Intended for healthcare professionals

Rapid response to:

Editorials

Covid-19: a puzzle with many missing pieces

BMJ 2020; 368 doi: https://doi.org/10.1136/bmj.m627 (Published 19 February 2020) Cite this as: BMJ 2020;368:m627

Read our latest coverage of the Coronavirus outbreak

Linked Research

Clinical findings in a group of patients infected with the 2019 novel coronavirus (SARS-Cov-2)

Rapid Response:

Many missing pieces concerning autopsy practice in Italy in COVID-19 era: medico-legal implications

Dear Editor,
The severe acute respiratory syndrome (SARS)-coronavirus-2 (CoV-2) outbreak in Wuhan, China, has now spread to many countries across the world including Italy with over 4000 deaths and more than 47000 infections, as of 20 March 2020. The number of deaths in Italy has now exceeded China.
This will inevitably lead to an increase in the number of suspected coronavirus disease 2019 (COVID-19)-related deaths at autopsy. Although several recommendations and guidelines on autopsy practice relating to COVID-19 have been addressed during the last month, because of the dramatic public health emergency, Forensic departments in Italy are experiencing great difficulties in performing "safe" autopsy, especially those cases ordered by Public Prosecutor nationwide.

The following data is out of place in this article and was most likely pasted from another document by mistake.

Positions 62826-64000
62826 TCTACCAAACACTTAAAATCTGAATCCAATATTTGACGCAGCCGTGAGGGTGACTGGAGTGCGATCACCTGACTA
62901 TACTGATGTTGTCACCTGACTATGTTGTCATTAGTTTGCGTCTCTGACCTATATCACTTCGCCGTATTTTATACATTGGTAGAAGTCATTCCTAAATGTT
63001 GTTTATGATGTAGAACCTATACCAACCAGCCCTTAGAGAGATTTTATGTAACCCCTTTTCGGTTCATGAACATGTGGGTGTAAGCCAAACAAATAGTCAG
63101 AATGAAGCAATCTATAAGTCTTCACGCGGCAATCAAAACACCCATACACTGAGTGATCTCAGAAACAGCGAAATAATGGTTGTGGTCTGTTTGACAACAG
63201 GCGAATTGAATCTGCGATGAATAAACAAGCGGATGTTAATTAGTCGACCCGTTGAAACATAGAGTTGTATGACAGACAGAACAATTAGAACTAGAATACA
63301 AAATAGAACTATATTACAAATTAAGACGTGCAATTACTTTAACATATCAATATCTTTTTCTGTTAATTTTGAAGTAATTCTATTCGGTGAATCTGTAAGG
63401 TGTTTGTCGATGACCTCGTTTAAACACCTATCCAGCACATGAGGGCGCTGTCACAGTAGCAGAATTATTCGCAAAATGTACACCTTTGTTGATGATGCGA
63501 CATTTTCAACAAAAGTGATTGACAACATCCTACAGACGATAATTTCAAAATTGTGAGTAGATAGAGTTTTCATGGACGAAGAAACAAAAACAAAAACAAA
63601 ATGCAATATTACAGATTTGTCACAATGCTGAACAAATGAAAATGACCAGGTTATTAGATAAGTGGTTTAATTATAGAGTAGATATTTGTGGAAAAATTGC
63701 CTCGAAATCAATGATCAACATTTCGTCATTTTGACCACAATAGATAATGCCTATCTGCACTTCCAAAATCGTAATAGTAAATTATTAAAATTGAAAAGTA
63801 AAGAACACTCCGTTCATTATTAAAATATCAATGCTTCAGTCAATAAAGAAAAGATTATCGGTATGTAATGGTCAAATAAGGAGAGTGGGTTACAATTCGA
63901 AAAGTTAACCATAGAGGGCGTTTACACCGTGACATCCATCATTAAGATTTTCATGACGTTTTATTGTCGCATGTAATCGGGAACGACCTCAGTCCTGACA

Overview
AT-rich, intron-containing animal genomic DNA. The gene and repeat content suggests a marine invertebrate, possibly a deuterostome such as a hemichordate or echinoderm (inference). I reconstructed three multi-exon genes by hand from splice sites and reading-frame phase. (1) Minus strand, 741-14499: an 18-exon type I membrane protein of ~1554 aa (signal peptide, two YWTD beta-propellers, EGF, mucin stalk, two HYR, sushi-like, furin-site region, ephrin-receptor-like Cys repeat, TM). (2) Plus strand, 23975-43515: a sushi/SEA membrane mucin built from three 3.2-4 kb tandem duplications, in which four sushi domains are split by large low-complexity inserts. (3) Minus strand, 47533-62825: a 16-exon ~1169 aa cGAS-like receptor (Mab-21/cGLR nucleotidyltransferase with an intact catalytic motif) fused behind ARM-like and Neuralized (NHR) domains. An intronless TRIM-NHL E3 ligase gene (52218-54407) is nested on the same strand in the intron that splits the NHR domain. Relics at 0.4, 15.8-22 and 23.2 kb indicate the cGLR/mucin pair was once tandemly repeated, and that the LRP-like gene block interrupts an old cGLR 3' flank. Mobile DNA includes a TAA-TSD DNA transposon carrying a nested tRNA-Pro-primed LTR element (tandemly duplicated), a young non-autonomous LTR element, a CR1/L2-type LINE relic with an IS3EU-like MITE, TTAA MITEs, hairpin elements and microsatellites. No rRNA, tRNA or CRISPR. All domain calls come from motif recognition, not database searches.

In practice, the interest of justice clashes with health security emergencies.
The most serious issue is related to the difficulties and reluctance in performing a preliminary nasal or nasopharyngeal specimens for COVID-19 testing before autopsy. This is because of the huge number of tests ongoing on symptomatic patients. Laboratories are overloaded and have no time to take care of the post-mortem specimens.
Moreover only few hospitals in Italy have dedicated autopsy rooms according to the interim guidance recently issued by Centers for Disease Control and Prevention (CDC).
As a matter of fact there are still many missing pieces also concerning the viral load in post-mortem specimens.
Until novel scientific evidences becomes available, the pathologist should be aware of these critical issues and be extremely cautious in selecting forensic cases for autopsy investigation, making informed the public prosecutors of the serious health risks for doctors.

Competing interests: No competing interests

21 March 2020
Antonio Oliva
Professor of Legal Medicine, MD PhD
Antonio Oliva
Department of Health Surveillance and Bioethics, Fondazione Policlinico A. Gemelli IRCCS, Università Cattolica del Sacro Cuore, Rome, Italia
Largo Francesco Vito 1, Rome, Italy